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Today's Stichomancy for Hans Christian Andersen

The first excerpt represents the element of Air. It speaks of mental influences and the process of thought, and is drawn from The Smalcald Articles by Dr. Martin Luther:

that God does not wish to deal with us otherwise than through the spoken Word and the Sacraments. It is the devil himself whatsoever is extolled as Spirit without the Word and Sacraments. For God wished to appear even to Moses through the burning bush and spoken Word; and no prophet neither Elijah nor Elisha, received the Spirit without the Ten Commandments [or spoken Word]. Neither was John the Baptist conceived without the preceding word of Gabriel, nor did he leap in his mother's womb without the voice of Mary. And Peter says, 2. Ep. 1, 21: The prophecy came not by the will of man; but holy men of God spake as they were moved by the Holy Ghost.

The second excerpt represents the element of Fire. It speaks of emotional influences and base passions, and is drawn from The Sportsman by Xenophon:

Once she is off, the pack should pursue with vigour.[18] They must not relax their hold, but with yelp and bark full cry insist on keeping close and dogging puss at every turn. Twist for twist and turn for turn, they, too, must follow in a succession of swift and brilliant bursts, interrupted by frequent doublings; while ever and again they give tongue and yet again till the very welkin rings.[19] One thing they must not do, and that is, leave the scent and return crestfallen to the huntsman.[20]

[18] Lit. "let them follow up the chase vigorously, and not relax, with yelp and bark."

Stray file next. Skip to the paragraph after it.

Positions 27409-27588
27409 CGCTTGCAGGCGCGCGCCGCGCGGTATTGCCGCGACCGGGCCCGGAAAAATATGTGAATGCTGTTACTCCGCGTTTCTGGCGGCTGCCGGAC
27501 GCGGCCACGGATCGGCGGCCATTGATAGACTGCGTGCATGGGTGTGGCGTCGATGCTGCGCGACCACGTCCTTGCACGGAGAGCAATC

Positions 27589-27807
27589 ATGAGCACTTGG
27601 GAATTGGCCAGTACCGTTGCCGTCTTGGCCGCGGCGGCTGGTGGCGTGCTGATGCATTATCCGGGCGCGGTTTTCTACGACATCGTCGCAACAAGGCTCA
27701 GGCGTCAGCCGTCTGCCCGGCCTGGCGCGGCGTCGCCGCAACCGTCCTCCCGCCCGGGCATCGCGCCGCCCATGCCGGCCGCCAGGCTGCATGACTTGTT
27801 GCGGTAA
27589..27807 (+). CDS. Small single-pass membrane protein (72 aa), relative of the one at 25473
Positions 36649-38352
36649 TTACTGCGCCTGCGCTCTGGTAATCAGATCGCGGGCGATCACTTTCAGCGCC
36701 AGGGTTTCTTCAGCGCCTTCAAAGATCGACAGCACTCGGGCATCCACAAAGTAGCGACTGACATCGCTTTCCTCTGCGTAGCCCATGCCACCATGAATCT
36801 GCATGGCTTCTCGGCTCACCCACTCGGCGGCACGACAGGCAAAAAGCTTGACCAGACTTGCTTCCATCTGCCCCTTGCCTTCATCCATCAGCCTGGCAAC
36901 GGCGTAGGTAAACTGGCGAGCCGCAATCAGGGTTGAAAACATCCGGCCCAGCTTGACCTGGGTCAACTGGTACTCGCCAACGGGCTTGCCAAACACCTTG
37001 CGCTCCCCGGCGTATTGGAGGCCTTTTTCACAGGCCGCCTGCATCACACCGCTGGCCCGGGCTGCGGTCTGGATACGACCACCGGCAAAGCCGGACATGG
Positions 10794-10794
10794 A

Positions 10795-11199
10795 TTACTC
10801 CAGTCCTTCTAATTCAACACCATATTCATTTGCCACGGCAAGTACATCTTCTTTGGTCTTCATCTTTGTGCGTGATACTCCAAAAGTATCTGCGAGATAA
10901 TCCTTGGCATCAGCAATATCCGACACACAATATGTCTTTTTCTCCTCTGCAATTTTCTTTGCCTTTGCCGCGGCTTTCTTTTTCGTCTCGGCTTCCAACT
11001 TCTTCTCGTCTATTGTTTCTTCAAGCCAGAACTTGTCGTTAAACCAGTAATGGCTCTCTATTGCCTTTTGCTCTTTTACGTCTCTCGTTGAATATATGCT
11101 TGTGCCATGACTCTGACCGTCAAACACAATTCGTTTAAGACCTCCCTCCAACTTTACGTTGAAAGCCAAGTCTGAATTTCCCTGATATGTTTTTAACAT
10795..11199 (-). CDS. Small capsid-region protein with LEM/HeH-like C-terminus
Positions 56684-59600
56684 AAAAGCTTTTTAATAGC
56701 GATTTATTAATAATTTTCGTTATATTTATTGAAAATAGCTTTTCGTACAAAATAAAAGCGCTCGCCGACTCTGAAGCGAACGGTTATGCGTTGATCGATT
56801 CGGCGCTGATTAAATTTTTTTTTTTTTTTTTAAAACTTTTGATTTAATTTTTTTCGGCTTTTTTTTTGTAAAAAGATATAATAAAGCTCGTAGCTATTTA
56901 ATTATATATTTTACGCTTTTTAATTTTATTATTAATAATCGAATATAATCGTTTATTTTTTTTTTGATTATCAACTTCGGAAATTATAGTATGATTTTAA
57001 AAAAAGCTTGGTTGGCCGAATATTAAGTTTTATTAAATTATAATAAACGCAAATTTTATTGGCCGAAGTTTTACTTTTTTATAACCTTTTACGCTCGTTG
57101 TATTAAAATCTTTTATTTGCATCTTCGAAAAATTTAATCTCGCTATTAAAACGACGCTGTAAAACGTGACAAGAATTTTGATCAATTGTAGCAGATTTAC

[19] {dikaios}, Sturz, "non temere"; "and not without good reason."

The third excerpt represents the element of Water. It speaks of pure spiritual influences and feelings of love, and is drawn from Howard Pyle's Book of Pirates by Howard Pyle:

the soldiers back to back, and the governor to his own armchair, and then rifled wherever it pleased them. After that they sailed away, and though they had not made the fortune they had hoped to glean, it was a good snug round sum that they shared among them.

Their courage growing high with success, they determined to attempt the island of Del Principe--a prosperous Portuguese settlement on the coast. The plan for taking the place was cleverly laid, and would have succeeded, only that a Portuguese negro among the pirate crew turned traitor and carried the news ashore to the governor of the fort. Accordingly, the next day, when Captain Davis came ashore, he found there a good strong


Howard Pyle's Book of Pirates
The fourth excerpt represents the element of Earth. It speaks of physical influences and the impact of the unseen on the visible world, and is drawn from Ion by Plato:

the ruler of a sea-tossed vessel ought to say?

ION: No; the pilot will know best.

SOCRATES: Or will the rhapsode know better than the physician what the ruler of a sick man ought to say?

ION: He will not.

SOCRATES: But he will know what a slave ought to say?

ION: Yes.

SOCRATES: Suppose the slave to be a cowherd; the rhapsode will know better than the cowherd what he ought to say in order to soothe the infuriated cows?

ION: No, he will not.